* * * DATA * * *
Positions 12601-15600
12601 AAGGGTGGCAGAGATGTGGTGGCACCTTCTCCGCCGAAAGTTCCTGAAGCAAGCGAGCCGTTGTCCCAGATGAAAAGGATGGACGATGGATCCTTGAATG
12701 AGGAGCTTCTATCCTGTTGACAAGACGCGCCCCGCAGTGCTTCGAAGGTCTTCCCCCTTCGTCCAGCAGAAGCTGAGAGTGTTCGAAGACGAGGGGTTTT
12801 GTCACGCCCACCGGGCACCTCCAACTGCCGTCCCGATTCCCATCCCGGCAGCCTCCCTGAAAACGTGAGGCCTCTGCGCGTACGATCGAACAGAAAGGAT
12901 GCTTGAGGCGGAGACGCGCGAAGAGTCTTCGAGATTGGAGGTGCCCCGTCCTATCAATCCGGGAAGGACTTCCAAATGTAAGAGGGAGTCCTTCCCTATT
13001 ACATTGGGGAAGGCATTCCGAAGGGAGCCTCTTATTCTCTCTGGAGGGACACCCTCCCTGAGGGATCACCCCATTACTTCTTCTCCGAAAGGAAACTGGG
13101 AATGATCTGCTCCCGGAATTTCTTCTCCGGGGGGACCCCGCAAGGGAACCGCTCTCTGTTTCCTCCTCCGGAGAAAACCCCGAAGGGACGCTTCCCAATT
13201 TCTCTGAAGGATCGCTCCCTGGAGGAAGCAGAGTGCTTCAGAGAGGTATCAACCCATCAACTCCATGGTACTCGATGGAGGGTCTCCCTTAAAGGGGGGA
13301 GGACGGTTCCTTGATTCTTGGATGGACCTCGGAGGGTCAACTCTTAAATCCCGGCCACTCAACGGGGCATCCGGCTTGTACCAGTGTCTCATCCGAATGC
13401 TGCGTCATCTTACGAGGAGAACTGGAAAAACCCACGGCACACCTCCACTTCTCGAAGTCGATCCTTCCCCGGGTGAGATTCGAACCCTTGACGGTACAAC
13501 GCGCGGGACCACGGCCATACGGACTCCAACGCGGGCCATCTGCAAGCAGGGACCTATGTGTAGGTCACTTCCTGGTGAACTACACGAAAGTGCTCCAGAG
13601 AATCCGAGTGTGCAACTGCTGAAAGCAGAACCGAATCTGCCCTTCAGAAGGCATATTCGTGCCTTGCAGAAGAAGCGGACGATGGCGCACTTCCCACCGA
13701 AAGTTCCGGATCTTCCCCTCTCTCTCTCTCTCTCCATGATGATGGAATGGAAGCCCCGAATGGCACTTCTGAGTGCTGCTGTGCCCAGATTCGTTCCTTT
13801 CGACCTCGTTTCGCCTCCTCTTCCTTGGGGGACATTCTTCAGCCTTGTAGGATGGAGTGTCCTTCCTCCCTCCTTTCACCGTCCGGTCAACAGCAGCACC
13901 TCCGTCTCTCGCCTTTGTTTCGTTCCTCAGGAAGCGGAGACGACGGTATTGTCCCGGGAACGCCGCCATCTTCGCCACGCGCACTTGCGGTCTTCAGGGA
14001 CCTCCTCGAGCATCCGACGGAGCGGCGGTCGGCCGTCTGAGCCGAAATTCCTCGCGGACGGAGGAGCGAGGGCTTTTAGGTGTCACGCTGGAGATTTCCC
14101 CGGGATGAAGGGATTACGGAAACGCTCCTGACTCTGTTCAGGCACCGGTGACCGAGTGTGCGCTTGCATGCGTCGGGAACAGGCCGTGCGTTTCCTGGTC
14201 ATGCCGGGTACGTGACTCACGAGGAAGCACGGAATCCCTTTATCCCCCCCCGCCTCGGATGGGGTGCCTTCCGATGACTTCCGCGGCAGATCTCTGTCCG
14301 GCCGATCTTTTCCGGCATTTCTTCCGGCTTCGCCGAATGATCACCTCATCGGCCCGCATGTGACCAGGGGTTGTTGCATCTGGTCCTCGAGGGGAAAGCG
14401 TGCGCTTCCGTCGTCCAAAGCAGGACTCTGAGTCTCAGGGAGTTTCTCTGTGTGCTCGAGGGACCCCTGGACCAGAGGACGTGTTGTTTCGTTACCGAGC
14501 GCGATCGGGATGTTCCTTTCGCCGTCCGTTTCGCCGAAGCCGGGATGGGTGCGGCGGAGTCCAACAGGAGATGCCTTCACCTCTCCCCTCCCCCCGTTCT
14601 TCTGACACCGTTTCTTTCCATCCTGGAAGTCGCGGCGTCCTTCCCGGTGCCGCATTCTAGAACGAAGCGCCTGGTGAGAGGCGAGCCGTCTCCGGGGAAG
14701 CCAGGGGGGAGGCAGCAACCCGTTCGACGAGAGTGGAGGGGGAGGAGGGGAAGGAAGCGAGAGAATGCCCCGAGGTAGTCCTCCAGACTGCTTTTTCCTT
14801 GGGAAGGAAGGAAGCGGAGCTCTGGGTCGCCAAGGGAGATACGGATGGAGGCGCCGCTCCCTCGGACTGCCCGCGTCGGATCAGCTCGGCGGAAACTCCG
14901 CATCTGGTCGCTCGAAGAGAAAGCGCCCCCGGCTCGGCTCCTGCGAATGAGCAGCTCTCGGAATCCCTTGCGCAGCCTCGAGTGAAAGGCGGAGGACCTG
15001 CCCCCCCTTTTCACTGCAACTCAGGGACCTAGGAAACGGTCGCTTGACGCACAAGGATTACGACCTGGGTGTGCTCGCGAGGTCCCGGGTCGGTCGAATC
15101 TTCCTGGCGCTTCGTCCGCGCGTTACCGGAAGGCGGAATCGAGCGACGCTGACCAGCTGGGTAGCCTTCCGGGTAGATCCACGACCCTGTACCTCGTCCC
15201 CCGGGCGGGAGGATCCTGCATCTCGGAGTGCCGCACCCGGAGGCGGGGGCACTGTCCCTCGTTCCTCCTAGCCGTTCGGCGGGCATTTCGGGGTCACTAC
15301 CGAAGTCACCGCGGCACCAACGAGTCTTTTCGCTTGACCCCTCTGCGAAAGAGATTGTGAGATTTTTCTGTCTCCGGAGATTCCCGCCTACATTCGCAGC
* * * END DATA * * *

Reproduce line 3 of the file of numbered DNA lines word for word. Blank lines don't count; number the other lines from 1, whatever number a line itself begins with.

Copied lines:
12701 AGGAGCTTCTATCCTGTTGACAAGACGCGCCCCGCAGTGCTTCGAAGGTCTTCCCCCTTCGTCCAGCAGAAGCTGAGAGTGTTCGAAGACGAGGGGTTTT